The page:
Dr. Aaron S. Richmond is a professor of educational psychology and human development at Metropolitan State University of Denver. He started out his post-secondary education at a vocational school—Oklahoma State Horseshoeing School where he learned to become a Ferrier. With a trade in hand, he then started at San Joaquin Delta Community College (Delta) in Stockton, California while working full-time. At Delta, he focused on general studies and animal science courses. Because he was interested in animal science, he spent most of his time on the college’s animal science farm studying animal behavior, biology, and nutrition. While at Delta, Aaron—although not intentionally set on a college career—found his teachers passionate with a love for learning and teaching. Accordingly, Aaron then decided he wanted to pursue a bachelor’s degree. After a year at Delta, he then transferred to the University of Montana-Western in Dillon Montana. There he received his bachelor’s in social science in 1999. In his year between undergrad and graduate school, Aaron and his now wife Amanda, spent a year in AmeriCorps conducting environmental restoration of riparian areas, working on trails on Mount Rainer, and working in elementary schools teaching environmental science. After which, he was accepted and completed his Master’s in Applied Cognitive Science at Montana State University in 2002. Aaron then transferred to the University of Nevada, Reno where he completed his Ph.D. in Human Development and Educational Psychology in 2006.
After graduation, Dr. Richmond then accepted a position at Metropolitan State University of Denver teaching human development, educational psychology, and research methods courses. He loves to teach and loves getting to know his students, helping them become better students and citizens. Because of his dedication and passion with which he teaches. Dr. Richmond has garnered several awards for excellence in teaching from organizations such as Psi Chi the International Honor Society in Psychology, the Society of Teaching of Psychology, and the Metropolitan State University of Denver. Dr. Richmond focuses on student-centered active learning and engagement with a specific interest in building higher-level thinking skills that students can apply in other classes. He also focuses on teaching students’ skills that they learn from psychology that apply to workforce readiness skills that they may use in their chosen profession.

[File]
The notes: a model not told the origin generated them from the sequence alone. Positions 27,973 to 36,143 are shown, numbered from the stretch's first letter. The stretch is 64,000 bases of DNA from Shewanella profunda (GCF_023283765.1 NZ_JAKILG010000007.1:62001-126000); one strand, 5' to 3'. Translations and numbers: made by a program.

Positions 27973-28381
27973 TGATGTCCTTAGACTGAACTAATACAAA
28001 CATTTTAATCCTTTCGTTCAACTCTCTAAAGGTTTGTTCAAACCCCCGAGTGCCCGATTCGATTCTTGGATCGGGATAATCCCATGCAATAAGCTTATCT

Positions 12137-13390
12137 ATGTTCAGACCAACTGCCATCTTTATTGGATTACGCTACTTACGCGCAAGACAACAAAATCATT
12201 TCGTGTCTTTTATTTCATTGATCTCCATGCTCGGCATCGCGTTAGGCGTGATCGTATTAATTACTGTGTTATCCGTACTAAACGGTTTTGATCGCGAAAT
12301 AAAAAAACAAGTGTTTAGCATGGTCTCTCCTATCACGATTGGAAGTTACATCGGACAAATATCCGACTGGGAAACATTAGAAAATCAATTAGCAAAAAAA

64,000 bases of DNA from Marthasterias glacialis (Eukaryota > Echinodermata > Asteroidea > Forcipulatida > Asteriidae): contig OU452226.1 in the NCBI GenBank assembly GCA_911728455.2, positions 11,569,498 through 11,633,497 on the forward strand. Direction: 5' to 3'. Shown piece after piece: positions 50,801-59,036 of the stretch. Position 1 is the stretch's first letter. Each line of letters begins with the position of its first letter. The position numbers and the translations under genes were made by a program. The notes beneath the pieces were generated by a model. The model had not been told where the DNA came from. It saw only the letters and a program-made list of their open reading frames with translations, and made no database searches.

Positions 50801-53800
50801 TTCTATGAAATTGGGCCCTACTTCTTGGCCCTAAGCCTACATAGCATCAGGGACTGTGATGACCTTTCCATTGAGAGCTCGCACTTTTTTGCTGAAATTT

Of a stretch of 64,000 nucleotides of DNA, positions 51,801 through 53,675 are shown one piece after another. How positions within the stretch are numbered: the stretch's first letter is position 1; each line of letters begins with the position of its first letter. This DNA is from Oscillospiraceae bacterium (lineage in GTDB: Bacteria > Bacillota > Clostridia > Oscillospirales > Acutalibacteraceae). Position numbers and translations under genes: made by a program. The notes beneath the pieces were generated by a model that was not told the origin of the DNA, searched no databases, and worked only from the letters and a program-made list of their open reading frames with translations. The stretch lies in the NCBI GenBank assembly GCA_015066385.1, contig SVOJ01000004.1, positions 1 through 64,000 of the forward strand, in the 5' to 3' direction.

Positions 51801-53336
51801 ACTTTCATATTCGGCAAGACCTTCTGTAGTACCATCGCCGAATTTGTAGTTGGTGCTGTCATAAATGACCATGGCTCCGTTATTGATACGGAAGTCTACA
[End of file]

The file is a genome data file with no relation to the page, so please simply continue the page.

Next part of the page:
In more than 80 peer-reviewed journal articles, books, and book chapters he has explored effective pedagogical approaches to instruction in both k-12 and higher education. Specifically, he investigates cognitive and elaborative processes, model teaching competencies, the efficacy of instructional strategies, and various other topics in the scholarship of teaching and learning. For example, he has investigated the use of social media platforms (e.g., Facebook and Twitter) in classroom instruction, the use of cognitive style in online instructional design, and the efficacy of flipped and blended classrooms. Because of his quality and productivity, he has garnered several research awards from the likes of the Northern Rocky Mountain Educational Research Association and the Rocky Mountain Psychological Association. Furthermore, as evident by publishing and presenting research with over 25 undergraduate and graduate students, he strongly believes in mentoring students through the research process in hopes to help shape future leaders in psychology and SoTL research.
He is a member of several professional associations and served as the Vice President for Programming for the Society of the Teaching of Psychology and as past president of the Northern Rocky Mountain Educational research association. He currently holds several positions on editorial boards including the journals Journal of Educational Psychology, Journal of Experimental Education, Computers in the Schools, and the International Journal of Technology in Teaching and Learning, and he is the incoming Editor-in-Chief of the journal Teaching of Psychology.
In the end, Dr. Richmond has dedicated his academic career to studying the improvement of classroom practices and learning in order to better serve his students. In large part, his early experience at a community college help codify is passion for learning and teaching. He is internally indebted to his community college experience in helping him find one of the loves of his life.